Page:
The Court first found that classifications based on wealth are not suspect. 45 The plaintiffs
failed to define a clear “class” of impoverished students, the Court found, because they presented
insufficient criteria for determining who would fall into this suspect class. 46 Moreover, the
plaintiffs had not been wholly deprived of educational opportunity. 47 They had merely received a
relatively worse educational experience than students in wealthier districts. 48 Finally, the Court
concluded by noting that wealth classifications generally lack the “traditional indicia of suspect-ness” of racial classifications, solidifying the Court’s refusal to recognize the poor as a protected
The Court then turned to the issue of whether education is a fundamental right. 50
Quoting Brown v. Board of Education, the Court acknowledged the importance of education in
American society as well as the Court’s own unique treatment of education in its jurisprudence. 51
Nevertheless, the Court emphasized that not all important rights are fundamental. 52 Instead,
fundamental rights must be found, explicitly or implicitly, within the Constitution itself. 53 Simply
put, education may be important to the exercise of constitutional rights, but because it is not
promised by the Constitution itself, it is not a fundamental right. 54
By declining to recognize wealth as a suspect classification or education as a fundamental
right, the Court determined it should apply a rational basis review to the Texas funding system. 55
The Court found it lacked the expertise and jurisdiction to pass judgment on Texas’ school
funding system. 56 Moreover, invalidating the Texas funding system would violate the long-standing American tradition of locally controlled schools. 57 Ultimately, reform might very well
45 Id. at 28-29.
46 Id. at 20. The Court’s focus on the income level of individual persons or family units, however, seems misguided. The thrust of the
plaintiffs’ argument was that they were discriminated against as residents of property-poor districts. Rodriguez v. San Antonio Indep.
Sch. Dist., 337 F. Supp. 280, 281-82 (W.D. Tex. 1971), rev'd, 411 U.S. 1 (1973). Regardless of variations in individual wealth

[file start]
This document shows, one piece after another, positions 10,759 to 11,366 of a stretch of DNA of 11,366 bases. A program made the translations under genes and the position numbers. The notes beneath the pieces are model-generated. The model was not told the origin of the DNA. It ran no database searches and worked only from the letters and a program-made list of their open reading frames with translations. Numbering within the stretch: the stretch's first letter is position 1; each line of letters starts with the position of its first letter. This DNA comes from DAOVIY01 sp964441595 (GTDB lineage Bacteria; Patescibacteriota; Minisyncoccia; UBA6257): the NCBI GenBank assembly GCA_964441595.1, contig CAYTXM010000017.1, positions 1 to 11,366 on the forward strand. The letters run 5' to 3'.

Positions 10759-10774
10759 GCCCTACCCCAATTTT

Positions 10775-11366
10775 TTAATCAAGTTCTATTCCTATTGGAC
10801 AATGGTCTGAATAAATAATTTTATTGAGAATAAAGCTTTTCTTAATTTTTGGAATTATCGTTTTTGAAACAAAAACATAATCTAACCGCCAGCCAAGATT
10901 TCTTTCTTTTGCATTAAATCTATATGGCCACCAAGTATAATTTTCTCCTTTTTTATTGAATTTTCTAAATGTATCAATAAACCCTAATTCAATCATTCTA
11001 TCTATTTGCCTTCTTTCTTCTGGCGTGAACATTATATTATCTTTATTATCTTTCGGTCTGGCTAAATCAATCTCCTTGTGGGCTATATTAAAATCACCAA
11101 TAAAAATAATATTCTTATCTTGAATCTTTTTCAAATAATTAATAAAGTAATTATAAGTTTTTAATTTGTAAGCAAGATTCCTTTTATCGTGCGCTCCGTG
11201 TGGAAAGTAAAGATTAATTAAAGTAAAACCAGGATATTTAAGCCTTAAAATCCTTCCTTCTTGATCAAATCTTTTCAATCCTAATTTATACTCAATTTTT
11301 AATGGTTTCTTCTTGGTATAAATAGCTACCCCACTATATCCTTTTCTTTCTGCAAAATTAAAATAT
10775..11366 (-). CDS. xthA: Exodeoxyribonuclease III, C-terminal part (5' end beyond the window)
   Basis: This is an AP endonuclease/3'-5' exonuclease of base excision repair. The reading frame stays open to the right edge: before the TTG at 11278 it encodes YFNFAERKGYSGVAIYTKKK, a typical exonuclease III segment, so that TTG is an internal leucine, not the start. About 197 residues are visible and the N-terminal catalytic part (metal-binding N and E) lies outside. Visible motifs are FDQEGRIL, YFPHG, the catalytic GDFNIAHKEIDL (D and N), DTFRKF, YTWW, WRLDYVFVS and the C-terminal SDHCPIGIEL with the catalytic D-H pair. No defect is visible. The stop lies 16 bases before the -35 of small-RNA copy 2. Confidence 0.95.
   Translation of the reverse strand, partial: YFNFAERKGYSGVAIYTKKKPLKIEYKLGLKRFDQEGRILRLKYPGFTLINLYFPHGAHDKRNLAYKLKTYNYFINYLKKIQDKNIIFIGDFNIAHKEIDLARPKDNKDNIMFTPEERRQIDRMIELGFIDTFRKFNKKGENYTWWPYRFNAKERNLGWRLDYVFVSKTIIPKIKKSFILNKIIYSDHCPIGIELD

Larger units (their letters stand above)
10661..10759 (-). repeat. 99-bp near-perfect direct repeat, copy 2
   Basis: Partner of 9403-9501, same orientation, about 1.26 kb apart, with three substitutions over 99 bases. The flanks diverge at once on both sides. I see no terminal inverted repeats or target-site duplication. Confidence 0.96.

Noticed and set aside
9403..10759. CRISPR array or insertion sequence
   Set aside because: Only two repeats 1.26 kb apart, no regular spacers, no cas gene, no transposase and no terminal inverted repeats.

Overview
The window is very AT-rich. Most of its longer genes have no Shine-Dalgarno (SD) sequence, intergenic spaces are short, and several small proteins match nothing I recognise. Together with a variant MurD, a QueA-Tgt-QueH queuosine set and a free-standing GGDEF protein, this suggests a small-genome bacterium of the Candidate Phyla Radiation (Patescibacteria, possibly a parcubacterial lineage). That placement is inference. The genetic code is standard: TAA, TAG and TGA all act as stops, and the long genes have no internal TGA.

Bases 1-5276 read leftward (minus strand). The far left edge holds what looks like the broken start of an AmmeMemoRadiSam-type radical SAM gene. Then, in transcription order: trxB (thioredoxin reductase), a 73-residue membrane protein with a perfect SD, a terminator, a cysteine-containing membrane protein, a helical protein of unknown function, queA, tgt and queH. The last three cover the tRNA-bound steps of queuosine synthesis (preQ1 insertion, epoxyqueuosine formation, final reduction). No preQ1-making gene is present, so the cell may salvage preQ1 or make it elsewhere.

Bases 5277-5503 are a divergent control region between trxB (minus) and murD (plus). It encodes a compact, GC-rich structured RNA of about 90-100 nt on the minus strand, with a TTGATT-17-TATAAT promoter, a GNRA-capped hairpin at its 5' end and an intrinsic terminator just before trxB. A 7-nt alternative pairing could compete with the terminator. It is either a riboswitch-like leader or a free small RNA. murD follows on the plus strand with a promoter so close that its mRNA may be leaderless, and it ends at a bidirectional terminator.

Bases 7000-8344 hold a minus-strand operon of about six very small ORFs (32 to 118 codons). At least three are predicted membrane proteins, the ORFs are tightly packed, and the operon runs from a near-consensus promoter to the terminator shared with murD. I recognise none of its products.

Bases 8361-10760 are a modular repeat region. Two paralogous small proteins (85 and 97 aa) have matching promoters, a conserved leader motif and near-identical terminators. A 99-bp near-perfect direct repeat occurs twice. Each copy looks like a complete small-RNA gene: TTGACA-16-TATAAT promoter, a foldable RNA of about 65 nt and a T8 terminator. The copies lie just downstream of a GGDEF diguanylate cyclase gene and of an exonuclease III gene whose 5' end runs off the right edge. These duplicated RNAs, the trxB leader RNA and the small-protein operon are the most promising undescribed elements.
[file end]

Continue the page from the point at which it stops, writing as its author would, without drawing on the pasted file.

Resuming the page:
amongst residents of a given district, the overall property-wealth of the district is quantifiable and easily comparable to that of other
districts, and creates a clear member class of citizens negatively impacted by the state funding system. See infra Part IV-A (arguing
that, within Illinois, making wealth comparisons between districts is easily facilitated by public financial data as well as the state’s
own method of classifying districts within its funding system).
47 Rodriguez, 411 U.S. at 20-24 (finding that the plaintiffs’ lack of “personal resources has not occasioned an absolute deprivation” of
education). The Court distinguished the plaintiffs’ case from other “wealth class” cases where it believed poor parties were being
wholly deprived of some benefit or right. Id. In Williams v. Illinois, for example, the Court struck down criminal penalties that
imprisoned indigents if they were unable to pay a fine. Williams v. Illinois, 399 U.S. 235, 236-38, 245 (1970). In Bullock v. Carter,
the Court invalidated a filing-fee scheme for primary elections in Texas that required potential candidates to pay very large sums of
money to get on the ballot, effectively precluding the poor from participation. Bullock v. Carter, 405 U.S. 134, 135-36, 149 (1972).
48 Rodriguez, 411 U.S. at 23.
49 Id. at 28-29 (“The system of alleged discrimination and the class it defines have none of the traditional indicia of suspect-ness: the
class is not saddled with such disabilities, or subjected to such a history of purposeful unequal treatment, or relegated to such a
position of political powerlessness as to command extraordinary protection from the majoritarian political process.”).
50 Id. at 35-36. Education, the plaintiffs argued, is necessary for the proper exercise of voting and free speech rights; as such, the right
to education is implicitly protected by the Constitution. Id.
51 Id. at 29-30. In Brown, the Court noted that “education is perhaps the most important function of state and local governments.”
Brown v. Bd. of Educ., 347 U.S. 483, 493 (1954).
52 Rodriguez, 411 U.S. at 35 (“[T]he key to discovering whether education is ‘fundamental’ is not to be found in comparisons of the
relative societal significance of education.”).
53 Id. In one of the most famous—and for education reformers, infamous—lines of the majority opinion, the Court emphasized that it
could not guarantee citizens “the most effective speech or the most informed electoral choice.” Id. at 36. Note that the Edgar court
largely adhered to the Supreme Court’s fundamental rights analysis in Rodriguez, emphasizing that even critically important rights
may not be fundamental. Comm. for Educ. Rights v. Edgar, 672 N.E.2d 1178, 1194-95 (Ill. 1996); infra Part III-C (summarizing
Edgar and Lewis E.).
54 Rodriguez, 411 U.S. at 36.
55 See id. at 41-50 (applying rational basis review to the Texas funding system).
56 Id. at 44. Curiously, the majority nonetheless criticizes plaintiffs for not suggesting an alternative system of funding. Id. at 41 n. 85
(“Those who urge that the present system be invalidated offer little guidance as to what type of school financing should replace it.”).
Given the Court’s steadfast refusal to rule on state education issues, it is unclear what value such a proposal would have had.
57 Id. at 49. Local control essentially refers to the devolution of control of schools from state governments to local school boards. See
Charles F. Faber, Is Local Control of Schools Still a Viable Option?, 14 HARV. J.L. & PUB. POL'Y 447, 447 (1991) (noting that
“[m]uch of the responsibility for actually conducting educational programs has historically been delegated to local school districts,